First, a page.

6. Lecture on choosing a career
    7. A representative from the International office
    8. More later:)

    For each of the above a small paragraph summary is requested of you on a weekly basis.

    In the past we read from the Alice textbook but now programming alone with help from the Internet and myself will us with:
    1. Exploring Alice and Object-Oriented Programming
    2. Developing Software Methods
    3. Programming with Logical Structures
    4. Event-Driven Programming in Alice

    Alice

    The following are Fall 2010 teams:

    Business team

    Nov. 18: Brendon, Jeremiah, Matt, and Ke Ke.

    Schools team

    Nov 11: Javier, Brian, Eric, and Dianna.

    Automotive team

    Nov 23: Andrew, Edward, and Nicole .

    Medicine team

    Oct 26th: Tayyiba, Akif, Cody, Kendall, and Maha.

    Computers

    Nov 16: David, Kamil, Steve, and Israel.

    The following are Fall 2009 teams:

    Business team

    Nov. 24: Dean, Melissa and Greg.

    Schools team

    Nov 12: Jessica L. and Angelica M.

    Music team

    Dec. 1st: Victor, Eduardo, Raj, Guillermo, Terry.

    Cars/Military team

    Nov 17: Pawel, Matt, Cristal.

    Forensics team

    Nov. 19: Lluvia, Jessica B., Jenny.

    Computer building team

    Dec. 3rd: Leo, Geio, Bryan, Vlad, Chuck.

    "What is important is to keep on learning, to enjoy challenge, and to tolerate ambiguity.
    In the end there are no certain answers"

    - Martha Horner, President of Radcliffe College

    "I will study and get ready, and perhaps my chance will come." - Abraham Lincoln

    "The difference between a successful person and others is not a lack of strength, not a lack of knowledge, but rather a lack of will."
    - Vince Lombardi

    The following are Spring 2009 teams:

    Business team

    April 16th?: Grace, Suse, Nick, Matt, George.

    Schools team

    April 7th?: Anita, Shurina, Art, Julia, Gerard.

    Museums team

    April 2nd: Ryan, Lawryn, Jigar, Noreail, Gaurang

    Sports team

    April 16th: Manar, Victor, Miguel, Luis, Andrew.

    The following are Fall 2008 teams:

    Business team

    Nov. 6th: Ali F., Vicky, Yvonne. Unzip ppt presentation.

    Education team

    Barbara, Luz, Chris, Mike.

    Hospital team

    Nov. 13th. Naznin, Aldo, David

    Fire dept. team

    Nov. 18th. Ramina, Reema, Tony, Hassan.

    Gaming team

    Nov. 20th. Jon, Jesus, Joby, Osman, Peter
    Unzip presentation.

    Museum team

    Svetlana, Ali A Nov. 11th.

    The following are Spring 2008 teams:

    Cars team

    March 11: JJJJ: Julien, Jeremy, Jorge, Jefrye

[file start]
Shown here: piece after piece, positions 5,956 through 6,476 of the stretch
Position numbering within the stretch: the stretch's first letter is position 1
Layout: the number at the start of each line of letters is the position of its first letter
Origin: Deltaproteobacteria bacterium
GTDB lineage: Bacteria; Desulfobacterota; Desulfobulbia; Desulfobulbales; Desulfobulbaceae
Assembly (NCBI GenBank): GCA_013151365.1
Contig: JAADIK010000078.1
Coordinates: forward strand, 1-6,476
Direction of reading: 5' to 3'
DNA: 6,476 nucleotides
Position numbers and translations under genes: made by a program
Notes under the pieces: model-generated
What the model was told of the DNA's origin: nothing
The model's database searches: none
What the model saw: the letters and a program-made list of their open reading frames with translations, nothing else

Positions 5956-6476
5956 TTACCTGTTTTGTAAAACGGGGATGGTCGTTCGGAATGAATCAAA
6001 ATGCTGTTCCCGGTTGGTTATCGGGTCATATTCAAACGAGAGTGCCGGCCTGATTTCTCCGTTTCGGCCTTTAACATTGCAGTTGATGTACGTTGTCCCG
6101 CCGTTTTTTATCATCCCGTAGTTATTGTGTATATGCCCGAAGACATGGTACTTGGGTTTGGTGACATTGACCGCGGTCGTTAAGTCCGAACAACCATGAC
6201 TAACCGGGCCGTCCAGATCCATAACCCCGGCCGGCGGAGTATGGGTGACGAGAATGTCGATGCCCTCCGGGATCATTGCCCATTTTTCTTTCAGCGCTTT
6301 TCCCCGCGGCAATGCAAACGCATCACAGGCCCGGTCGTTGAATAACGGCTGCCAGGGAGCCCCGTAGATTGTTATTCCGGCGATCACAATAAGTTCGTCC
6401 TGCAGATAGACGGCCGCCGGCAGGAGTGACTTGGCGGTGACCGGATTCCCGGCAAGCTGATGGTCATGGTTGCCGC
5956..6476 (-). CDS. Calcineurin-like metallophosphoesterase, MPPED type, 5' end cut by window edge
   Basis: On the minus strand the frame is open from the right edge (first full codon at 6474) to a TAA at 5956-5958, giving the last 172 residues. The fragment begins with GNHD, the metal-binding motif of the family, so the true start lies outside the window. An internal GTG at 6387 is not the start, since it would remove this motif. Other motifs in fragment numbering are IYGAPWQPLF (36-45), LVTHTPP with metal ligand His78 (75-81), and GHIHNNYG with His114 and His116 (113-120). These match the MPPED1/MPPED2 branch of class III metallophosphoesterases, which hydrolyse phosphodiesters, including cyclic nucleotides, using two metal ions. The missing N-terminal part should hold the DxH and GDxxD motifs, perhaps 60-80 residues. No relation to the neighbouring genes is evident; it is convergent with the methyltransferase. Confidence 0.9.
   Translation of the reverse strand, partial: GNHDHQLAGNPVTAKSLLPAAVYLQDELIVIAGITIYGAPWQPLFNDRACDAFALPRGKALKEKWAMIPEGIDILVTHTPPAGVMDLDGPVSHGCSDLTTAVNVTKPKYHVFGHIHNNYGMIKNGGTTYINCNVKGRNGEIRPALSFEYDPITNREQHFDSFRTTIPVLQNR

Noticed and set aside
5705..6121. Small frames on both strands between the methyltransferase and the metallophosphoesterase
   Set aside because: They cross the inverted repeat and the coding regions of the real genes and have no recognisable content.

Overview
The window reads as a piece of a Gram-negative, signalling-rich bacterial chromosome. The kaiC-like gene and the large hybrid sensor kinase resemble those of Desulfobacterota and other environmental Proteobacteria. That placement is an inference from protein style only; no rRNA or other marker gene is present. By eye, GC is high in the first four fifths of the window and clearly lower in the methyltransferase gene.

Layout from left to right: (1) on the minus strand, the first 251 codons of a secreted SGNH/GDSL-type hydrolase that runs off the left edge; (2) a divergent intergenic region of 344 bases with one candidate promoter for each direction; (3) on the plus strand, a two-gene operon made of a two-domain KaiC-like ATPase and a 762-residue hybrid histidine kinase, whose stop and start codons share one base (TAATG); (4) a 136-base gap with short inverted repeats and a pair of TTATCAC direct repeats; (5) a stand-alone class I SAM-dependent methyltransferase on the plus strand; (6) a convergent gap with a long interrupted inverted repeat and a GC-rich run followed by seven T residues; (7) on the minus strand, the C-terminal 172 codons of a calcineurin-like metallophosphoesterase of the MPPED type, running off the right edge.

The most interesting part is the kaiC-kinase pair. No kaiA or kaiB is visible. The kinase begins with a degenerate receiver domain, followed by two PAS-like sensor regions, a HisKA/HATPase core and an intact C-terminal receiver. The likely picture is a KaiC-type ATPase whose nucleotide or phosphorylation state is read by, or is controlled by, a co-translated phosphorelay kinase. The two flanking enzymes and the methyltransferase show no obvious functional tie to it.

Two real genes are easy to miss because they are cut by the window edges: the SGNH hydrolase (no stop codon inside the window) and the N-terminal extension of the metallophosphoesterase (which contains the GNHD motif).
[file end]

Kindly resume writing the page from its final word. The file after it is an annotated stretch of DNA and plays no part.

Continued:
Music team

    April 1st: Cinthya, Maggie, Anthony, Naram, Noreal

    Math and Computer science team

    April 3rd: JD, Roberto, RJ

    Teams youtube by JD

    The following are Fall 2007 teams:

    Data center possible team

    Nov. 8th: Kyle, Thomas, Miguel, Alex

    Pharmaceutical/ health-related possible team

    Nov 29th: Pilar, Breanna, Cortney, Ingrid, Conor, Matt, Arlene, Ben, Desmond

    Police department

    Nov. 15th: Phil, Tony, Alejandro, Thiru

    Education

    Nov. 20th: Firas, Martin, Janitza, Jesus , Nicolas

    Let me know of any corrections to the above.

    The word education means to "draw out of". It does not mean "shovel into". A good education teaches you to think for yourself. It teaches you to ask good questions and then how to find the answers on your own. A good education does not give you a diploma for learning how to seek out an expert for any question you have. It teaches you how to both listen to authorities and come to your own conclusions. (-Al Siebert and Bernadine Gilpin from Learning Styles: They can help or hinder)

    Last updated: 10/25/09

    Email your teacher at n-caftori@neiu.edu (just copy this address and paste into your email letter.)

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    Student suggestions

    Thanks for your eagerness:)

    Core components

    
     First-Year Experience
    Freshman Colloquium Core Components 
           (revised 2/6/2007)
    
    FOR YOUR REVIEW:
    
    The following had been chosen for inclusion in all the FYE Freshman Colloquium courses:
    
    1. "College Makes the Difference"  
    a) differentiating the general differences between high school and university related to academic, behavioral, and social expectations; 
    b) understanding the expectations and benefits of a general education curriculum; 
    c) recognizing potential benefits of a higher education for future career success and community involvement.
    
    2. "Learning Styles"  
    a) identifying own preferences/strengths; 
    b) recognizing instructors' preferences of delivery modality; 
    c) learning to adapt/expand repertoire of learning styles through active engagement.
    
    3. "Skills for Academic Success"  
    a) developing appropriate listening and participating expectations; 
    b) developing effective note-taking skills for content area; 
    c) enhancing productive standards (i.e., writing and oral presentation) for the content area and general education.
    d) planning for upcoming assignments, tests, etc., and utilizing time effectively; 
    e) understanding specific language in directions and what it is asking.
    
    4. "Time Management"  
    a) budgeting of time for academic success and finding a balance between study, work, and relaxation; 
    
    5. "Critical Thinking"  
    a) learning to read material critically; 
    b) learning to evaluate sources; 
    c) analyzing and synthesizing various materials for similarities and differences.
    

    Fall season

    Les feuilles mortes

    by Yves Montand